adversity lgbt

40 Years of Adversity and Progress

March 1, 2024

In February, we celebrated the 40th anniversary of APCO. As with every celebration, this was an opportunity to look back and look ahead.

In some countries around the world, February is LGBT History month, so I wanted to chart the 40-year journey of boldness and courage of the LGBT community, both at APCO and around the world.

Guide You Through the Purple Rain

Casting our minds back to 1984, it’s the year of “Purple Rain” by Prince and “Time After Time” by Cindy Lauper. These were worldwide hits across many countries where APCO operates; the latter was a love song but the former focused, according to Prince, on:

“when there’s blood in the sky… red and blue make purple. Purple rain pertains to the end of the world and being with the one you love and letting faith guide you through the purple rain.”

Looking back, this is apt to describe what was happening in the LGBT community, first in the United States and then throughout Europe and the rest of the world: the HIV/AIDS crisis.

Act Up, Speak Up

1984 was the year that the retrovirus that causes HIV/AIDS was identified for the first time by scientists working in the United States. A year earlier, scientists in France had identified the same virus but named it differently. This helped raise public awareness of the AIDS epidemic in the Western world. By the end of the decade, there would be 400,000 AIDS cases worldwide.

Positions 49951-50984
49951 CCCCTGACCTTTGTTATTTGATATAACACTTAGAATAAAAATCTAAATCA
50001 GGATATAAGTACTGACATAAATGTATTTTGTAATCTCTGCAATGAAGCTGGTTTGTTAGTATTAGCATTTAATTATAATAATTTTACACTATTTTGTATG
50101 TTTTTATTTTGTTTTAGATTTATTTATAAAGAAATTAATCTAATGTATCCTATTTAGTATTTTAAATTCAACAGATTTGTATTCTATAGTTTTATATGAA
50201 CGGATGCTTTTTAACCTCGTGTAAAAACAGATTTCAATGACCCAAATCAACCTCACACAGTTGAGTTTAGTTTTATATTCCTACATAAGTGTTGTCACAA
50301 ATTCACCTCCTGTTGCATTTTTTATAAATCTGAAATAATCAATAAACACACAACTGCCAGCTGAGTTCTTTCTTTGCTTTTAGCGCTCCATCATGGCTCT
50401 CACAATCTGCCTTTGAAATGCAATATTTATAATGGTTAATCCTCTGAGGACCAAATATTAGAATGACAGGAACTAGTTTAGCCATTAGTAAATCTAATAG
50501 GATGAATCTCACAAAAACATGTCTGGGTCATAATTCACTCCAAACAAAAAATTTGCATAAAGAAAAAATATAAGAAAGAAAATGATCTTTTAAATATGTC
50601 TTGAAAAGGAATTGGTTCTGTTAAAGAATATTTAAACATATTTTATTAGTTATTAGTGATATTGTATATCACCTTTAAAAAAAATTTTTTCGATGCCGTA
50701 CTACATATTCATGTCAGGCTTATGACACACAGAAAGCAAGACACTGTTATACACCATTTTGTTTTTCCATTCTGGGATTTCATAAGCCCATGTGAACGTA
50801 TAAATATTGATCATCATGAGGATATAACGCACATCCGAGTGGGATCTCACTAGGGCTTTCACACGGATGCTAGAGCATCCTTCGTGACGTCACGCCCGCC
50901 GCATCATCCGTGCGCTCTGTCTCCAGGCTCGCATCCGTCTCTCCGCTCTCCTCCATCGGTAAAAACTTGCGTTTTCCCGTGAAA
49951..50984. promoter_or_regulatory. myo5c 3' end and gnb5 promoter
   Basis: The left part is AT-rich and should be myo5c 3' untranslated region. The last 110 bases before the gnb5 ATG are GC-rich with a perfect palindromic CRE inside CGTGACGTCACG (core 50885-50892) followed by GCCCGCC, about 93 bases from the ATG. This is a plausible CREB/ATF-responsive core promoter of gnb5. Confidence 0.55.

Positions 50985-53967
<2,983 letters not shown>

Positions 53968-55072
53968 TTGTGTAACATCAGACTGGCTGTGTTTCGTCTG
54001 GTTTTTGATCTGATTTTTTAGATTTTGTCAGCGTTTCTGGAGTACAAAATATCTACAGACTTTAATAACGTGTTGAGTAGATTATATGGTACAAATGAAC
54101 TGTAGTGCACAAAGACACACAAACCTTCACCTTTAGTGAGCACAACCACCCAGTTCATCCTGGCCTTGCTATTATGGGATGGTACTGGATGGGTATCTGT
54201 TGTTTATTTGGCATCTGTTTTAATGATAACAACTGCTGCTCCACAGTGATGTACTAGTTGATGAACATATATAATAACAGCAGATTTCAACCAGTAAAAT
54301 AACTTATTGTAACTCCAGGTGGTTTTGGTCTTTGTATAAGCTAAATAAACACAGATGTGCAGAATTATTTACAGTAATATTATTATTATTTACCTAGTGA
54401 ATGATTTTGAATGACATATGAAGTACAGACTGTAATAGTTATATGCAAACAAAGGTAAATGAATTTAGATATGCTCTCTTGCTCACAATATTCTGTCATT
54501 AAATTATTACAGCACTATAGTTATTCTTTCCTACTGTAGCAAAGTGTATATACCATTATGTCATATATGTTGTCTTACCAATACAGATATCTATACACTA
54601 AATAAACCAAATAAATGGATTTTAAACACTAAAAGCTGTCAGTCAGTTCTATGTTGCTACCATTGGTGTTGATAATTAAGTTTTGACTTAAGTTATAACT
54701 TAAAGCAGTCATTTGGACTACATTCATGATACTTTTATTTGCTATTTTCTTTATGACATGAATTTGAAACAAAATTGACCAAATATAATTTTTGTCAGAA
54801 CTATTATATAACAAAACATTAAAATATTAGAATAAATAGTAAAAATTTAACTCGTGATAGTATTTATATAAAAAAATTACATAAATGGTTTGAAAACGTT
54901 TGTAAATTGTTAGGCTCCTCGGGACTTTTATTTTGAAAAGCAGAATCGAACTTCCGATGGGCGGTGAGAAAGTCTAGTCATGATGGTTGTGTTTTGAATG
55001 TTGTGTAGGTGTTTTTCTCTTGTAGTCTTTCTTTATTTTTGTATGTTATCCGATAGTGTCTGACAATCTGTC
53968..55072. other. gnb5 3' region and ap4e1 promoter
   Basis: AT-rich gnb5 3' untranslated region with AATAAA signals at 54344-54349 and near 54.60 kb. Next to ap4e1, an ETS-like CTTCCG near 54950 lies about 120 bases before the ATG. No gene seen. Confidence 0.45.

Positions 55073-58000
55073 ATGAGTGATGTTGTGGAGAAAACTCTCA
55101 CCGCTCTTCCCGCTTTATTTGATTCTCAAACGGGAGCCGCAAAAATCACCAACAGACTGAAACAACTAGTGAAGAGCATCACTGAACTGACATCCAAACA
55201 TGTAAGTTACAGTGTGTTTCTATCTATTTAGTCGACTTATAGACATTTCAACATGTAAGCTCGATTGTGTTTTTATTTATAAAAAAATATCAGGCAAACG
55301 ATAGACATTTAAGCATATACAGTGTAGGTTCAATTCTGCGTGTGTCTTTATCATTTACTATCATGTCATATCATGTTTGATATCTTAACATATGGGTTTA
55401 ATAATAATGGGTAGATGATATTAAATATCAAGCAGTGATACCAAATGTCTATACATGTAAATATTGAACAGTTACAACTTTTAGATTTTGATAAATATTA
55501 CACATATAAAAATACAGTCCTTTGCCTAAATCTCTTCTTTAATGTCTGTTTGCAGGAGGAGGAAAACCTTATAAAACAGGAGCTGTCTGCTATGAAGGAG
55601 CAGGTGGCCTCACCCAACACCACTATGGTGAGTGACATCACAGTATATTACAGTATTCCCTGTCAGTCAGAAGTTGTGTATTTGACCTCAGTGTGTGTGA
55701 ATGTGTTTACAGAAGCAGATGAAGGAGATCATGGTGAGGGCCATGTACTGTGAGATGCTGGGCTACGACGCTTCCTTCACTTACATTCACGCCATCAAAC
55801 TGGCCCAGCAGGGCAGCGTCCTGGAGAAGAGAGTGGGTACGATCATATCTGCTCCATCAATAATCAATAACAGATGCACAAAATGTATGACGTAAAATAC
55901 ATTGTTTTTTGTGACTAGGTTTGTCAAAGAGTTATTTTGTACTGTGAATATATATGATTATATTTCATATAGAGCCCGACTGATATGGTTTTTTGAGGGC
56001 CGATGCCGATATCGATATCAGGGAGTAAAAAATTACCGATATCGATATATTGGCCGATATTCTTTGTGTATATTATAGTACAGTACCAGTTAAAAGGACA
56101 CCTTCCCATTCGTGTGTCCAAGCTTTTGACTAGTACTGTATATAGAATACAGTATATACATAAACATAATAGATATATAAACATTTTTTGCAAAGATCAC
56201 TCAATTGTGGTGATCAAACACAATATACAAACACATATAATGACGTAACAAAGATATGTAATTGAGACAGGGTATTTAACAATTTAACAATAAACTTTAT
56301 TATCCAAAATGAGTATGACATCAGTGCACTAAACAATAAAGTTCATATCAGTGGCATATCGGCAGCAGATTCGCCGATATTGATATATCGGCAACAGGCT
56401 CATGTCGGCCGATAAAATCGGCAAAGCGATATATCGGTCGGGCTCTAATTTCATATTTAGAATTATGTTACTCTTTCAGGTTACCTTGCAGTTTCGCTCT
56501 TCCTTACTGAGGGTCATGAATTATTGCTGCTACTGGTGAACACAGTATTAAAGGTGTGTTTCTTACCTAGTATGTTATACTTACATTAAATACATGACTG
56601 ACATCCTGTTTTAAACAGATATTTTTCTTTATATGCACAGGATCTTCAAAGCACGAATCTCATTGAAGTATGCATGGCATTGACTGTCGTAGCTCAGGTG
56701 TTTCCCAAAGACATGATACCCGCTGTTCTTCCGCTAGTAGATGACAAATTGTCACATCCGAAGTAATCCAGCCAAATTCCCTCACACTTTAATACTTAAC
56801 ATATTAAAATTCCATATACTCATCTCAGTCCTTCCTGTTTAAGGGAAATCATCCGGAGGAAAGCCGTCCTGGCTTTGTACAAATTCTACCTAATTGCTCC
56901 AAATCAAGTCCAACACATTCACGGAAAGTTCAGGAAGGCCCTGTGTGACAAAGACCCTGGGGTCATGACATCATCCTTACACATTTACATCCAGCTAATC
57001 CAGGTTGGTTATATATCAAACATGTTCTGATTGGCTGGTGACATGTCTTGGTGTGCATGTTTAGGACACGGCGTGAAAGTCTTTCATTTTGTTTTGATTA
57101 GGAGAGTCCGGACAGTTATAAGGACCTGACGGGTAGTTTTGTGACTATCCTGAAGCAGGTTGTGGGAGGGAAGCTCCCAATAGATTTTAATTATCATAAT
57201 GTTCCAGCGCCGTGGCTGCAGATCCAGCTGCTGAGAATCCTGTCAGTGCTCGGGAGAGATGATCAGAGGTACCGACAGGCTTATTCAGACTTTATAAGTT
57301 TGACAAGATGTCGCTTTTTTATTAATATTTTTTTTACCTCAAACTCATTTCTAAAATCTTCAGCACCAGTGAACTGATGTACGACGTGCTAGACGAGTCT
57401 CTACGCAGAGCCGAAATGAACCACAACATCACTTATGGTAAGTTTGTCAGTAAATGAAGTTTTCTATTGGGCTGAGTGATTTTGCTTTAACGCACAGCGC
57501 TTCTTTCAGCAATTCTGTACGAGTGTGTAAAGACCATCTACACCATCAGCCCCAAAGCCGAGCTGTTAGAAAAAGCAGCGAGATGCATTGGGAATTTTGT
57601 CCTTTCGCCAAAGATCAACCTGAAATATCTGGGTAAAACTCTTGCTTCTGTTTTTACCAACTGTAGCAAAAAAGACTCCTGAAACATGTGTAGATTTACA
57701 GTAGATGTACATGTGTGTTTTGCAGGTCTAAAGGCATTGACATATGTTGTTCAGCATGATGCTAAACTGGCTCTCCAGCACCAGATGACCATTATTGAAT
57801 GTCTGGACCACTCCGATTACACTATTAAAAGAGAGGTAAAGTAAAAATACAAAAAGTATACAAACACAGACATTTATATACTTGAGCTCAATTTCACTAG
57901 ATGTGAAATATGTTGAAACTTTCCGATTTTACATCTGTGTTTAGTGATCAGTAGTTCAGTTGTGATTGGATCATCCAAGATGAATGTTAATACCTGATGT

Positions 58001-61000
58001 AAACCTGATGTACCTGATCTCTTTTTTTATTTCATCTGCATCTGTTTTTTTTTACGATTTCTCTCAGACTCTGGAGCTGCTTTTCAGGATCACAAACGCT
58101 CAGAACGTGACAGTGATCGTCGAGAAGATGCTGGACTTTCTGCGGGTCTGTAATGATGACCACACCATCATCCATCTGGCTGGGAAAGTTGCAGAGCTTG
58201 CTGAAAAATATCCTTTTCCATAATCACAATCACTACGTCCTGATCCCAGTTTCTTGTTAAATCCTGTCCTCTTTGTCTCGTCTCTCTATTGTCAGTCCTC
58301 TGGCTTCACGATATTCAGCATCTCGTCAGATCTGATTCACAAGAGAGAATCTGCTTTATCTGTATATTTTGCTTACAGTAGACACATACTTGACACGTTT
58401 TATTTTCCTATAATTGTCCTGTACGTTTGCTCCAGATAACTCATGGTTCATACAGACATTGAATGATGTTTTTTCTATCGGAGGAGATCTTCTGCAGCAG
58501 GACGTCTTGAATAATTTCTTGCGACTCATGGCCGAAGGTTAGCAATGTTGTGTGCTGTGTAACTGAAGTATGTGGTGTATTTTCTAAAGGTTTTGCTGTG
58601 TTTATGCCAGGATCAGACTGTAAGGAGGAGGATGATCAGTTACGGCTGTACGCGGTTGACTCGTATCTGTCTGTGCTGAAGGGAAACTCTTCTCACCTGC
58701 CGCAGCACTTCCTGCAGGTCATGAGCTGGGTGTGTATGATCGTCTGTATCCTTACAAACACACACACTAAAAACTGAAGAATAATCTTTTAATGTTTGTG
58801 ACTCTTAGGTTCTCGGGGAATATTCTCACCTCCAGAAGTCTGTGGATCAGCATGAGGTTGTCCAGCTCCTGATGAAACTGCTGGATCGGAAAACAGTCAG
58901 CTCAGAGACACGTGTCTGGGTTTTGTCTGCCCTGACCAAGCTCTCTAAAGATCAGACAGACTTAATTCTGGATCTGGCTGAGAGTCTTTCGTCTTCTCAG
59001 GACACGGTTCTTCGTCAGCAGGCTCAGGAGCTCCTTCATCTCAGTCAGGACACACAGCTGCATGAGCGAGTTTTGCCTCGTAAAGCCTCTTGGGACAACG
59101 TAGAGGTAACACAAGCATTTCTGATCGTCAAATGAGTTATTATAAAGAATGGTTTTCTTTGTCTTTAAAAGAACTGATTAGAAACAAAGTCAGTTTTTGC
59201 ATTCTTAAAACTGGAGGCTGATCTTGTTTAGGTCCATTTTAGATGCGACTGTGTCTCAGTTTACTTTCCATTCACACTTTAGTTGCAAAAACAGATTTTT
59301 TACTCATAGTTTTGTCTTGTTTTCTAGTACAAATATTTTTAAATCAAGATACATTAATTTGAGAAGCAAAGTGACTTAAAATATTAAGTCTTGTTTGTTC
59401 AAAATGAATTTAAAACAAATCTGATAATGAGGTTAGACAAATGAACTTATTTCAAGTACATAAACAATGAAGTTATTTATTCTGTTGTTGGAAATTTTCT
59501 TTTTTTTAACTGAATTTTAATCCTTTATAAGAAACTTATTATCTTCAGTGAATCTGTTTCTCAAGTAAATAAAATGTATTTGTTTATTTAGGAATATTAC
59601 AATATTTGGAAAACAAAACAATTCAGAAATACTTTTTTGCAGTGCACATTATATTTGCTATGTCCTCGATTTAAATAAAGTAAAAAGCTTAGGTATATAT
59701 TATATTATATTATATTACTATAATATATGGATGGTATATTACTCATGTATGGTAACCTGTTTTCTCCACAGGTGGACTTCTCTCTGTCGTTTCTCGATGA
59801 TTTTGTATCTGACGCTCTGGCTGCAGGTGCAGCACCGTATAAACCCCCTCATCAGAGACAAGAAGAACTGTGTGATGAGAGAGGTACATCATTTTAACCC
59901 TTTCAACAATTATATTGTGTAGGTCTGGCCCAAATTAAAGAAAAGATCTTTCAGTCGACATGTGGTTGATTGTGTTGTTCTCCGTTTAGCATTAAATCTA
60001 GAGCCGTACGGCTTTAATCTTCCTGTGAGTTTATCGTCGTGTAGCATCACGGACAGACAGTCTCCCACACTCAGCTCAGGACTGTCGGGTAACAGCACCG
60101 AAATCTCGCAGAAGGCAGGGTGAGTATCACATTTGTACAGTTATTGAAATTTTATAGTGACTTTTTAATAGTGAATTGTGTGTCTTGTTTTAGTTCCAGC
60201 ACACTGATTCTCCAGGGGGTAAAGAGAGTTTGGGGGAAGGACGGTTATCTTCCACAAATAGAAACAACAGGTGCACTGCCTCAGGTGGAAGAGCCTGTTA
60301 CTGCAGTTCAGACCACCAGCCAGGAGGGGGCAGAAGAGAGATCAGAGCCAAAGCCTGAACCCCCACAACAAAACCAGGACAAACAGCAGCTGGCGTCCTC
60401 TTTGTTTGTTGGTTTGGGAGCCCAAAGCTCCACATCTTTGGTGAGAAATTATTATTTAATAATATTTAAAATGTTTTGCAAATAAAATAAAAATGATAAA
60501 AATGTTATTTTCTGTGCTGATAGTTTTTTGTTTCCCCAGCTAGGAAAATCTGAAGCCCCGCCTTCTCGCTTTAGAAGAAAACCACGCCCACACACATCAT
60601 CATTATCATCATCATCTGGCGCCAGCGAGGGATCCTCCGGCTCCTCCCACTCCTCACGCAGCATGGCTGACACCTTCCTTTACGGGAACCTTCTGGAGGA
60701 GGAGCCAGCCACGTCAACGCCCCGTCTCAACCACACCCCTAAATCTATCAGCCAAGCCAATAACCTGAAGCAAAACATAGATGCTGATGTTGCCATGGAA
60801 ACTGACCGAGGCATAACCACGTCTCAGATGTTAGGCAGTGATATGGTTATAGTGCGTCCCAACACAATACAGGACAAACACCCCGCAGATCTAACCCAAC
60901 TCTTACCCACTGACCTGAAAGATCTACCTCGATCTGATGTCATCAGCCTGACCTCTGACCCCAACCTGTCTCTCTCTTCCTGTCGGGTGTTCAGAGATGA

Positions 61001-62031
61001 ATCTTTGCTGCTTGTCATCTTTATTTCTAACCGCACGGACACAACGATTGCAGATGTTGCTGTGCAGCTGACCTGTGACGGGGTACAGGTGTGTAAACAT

As the LGBT community was disproportionally affected by the AIDS epidemic, this gave rise to protest and activist groups such as ACT UP in the United States. Adversity brought the community together but also created divisions because there were many other challenges facing society, especially economically and politically.

Political Allyship

Economically, 1984 was a challenging year in the Western world. The Iron Curtain was still in place and Germany was still divided. The tigers of the Middle East and Asia had yet to roar and the global economy was contracting after the energy crises of the 1970s.

During this time, the LGBT community became a force to reckon with to support those hardest hit by the economic challenges. In the United Kingdom, the Lesbians and Gays Support The Miners group came out in support of the striking miners across the country. Chris Smith came out as the first gay Member of Parliament to show that the LGBT community could have a political voice too.

It Gets Better

Today’s LGBT community stands on the shoulders of these pioneers: fighting for recognition of AIDS victims, support for the poor and vulnerable, and the awakening of political consciousness. Knowing where we come from, means we’re able to recognise that “it gets better.

Since 1984, there has been an extraordinary journey to progress the rights of the LGBT community. But not without hard work and sacrifice; the present and the future holds significant challenges for the rainbow community.

It is the same for APCO as it embarks on the next 40 years. As CEO Brad Staples said on the 40th anniversary: “the new brand reflects APCO’s 40-year journey of boldness and courage, overcoming hurdles by drawing on our diverse team’s insights and expertise.” The LGBT community at APCO, organised in its European and North American ERGs, makes a significant contribution to that.

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